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Section category:
Evidence / good practice
Section category: Evidence / good practice

CYP: Physical Health: Evidence and good practice

The evidence and good practice relating to the physical health of children and young people has been framed around the following headings: Prevention of poor physical health Vaccine-preventable diseases Obesity Dental health Substance misuse Sexual and reproductive health Identification and early intervention of poor physical health Obesity Dental health Sexual and reproductive health Treatment, care …

Alcohol – What might work: areas of limited evidence

Media campaigns Media campaigns and associated population level interventions may be designed to increase alcohol awareness and reduce alcohol-related harm, by influencing people’s perceptions and behaviours. One example of a national campaign is Dry January. Use of ‘new’ media (e.g. through mobile phone apps) is also used to encourage people to change their drinking behaviour. …

Alcohol policy – licensing, price, enforcement and advertising

Making changes to the environment where risky behaviour takes place has the potential to reduce harmful outcomes.  This includes action such as controlling alcohol sales, pricing or the density and number of outlets  A recent review of evidence by Public Health England found that policies that reduce the affordability of alcohol are the most effective, …

Alcohol – Workplace approaches

The workplace presents a vital opportunity to encourage and facilitate health behaviours around alcohol and other substances. The London Healthy Workplace Charter provides a framework for action to help employers build good practice in health and work in their organisation. The business benefits of having a healthy, fit and committed workforce are widely recognised. These …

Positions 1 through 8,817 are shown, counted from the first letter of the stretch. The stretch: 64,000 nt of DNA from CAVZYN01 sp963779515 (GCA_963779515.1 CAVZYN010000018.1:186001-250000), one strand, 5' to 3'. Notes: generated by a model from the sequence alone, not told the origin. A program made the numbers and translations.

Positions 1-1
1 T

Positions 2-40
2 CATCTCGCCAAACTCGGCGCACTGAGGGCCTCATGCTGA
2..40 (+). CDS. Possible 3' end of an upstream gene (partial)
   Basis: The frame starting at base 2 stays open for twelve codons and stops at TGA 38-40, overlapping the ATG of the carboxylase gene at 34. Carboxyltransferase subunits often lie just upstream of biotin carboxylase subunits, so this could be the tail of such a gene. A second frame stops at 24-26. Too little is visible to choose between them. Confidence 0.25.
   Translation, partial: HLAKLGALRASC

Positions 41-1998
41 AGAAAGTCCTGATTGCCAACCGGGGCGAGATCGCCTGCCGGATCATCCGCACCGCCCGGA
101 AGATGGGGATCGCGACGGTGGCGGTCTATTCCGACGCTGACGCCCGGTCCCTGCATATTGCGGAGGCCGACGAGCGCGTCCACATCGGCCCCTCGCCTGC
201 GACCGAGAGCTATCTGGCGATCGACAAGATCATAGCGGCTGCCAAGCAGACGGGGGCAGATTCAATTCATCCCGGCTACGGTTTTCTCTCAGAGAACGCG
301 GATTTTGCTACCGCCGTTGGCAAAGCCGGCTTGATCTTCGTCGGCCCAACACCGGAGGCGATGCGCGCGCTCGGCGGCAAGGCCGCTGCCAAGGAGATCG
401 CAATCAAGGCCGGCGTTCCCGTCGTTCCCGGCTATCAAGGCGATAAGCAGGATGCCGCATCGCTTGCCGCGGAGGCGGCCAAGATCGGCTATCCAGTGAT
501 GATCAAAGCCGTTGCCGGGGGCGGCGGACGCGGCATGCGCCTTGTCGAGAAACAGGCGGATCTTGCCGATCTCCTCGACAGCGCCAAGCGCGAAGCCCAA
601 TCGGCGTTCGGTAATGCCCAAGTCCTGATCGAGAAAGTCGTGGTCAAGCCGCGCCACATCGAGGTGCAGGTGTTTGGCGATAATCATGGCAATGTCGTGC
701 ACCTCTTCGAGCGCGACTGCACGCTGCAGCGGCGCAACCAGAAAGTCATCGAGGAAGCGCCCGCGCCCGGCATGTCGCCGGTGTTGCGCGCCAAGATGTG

Alcohol – Building resilience: personal and social skills

Resilience, or the capacity to do well in the face of adversity, is positively associated with strong social networks – i.e. family, friends and community. Alongside enhancing protective attitudes and behaviours, building resilience through reinforcing social connections can challenge alcohol misuse as a way of coping with stress. While older people are more likely to …

Alcohol – Community centred approaches

There can be value in using community-centred approaches to improve health and wellbeing, promote equity and increase people’s control over their lives. Local communities have been identified as an important system in preventing alcohol-related problems and planning and implementing community prevention projects; community-centred approaches have good evidence of effectiveness across the life course (Table 11). Relevant …

Alcohol – Screening, identification and brief advice

For adults, NICE guidance advocates screening, brief advice and motivational support to identify and respond to alcohol misuse. ‘Identification and brief advice’ (IBA) in primary care has been shown to be effective in encouraging people drinking at higher risk levels to cut down, through screening and giving appropriate guidance.  Screening and brief advice has also …

Alcohol – Educational interventions

In terms of specific work with children and young people, evidence suggests that a ‘whole school’ approach should be adopted, covering everything from policy development and the school environment to staff training, with parents and pupils involved in developing and supporting this. This includes development of Personal, Social Health and Economic Education (PSHE) to cover …

Alcohol – Evidence and good practice

Overview of evidence Table 11 provides an overview of the efficacy of a range of interventions to prevent or reduce alcohol-related harm across the life course, ranging from universal interventions to those which are selective or targeted according to the level of risk or alcohol-related harm. Evidence suggests that a positive focus on encouraging lower …

Diet – Behaviour change

Improving food and dietary behaviours is complex and evidence suggests that there is no single best approach, but that a range of strategies are needed which should be informed by consumer research.  Social and peer norms Health behaviours which are shared with a social group, friends or family are deemed to be normal or ‘the …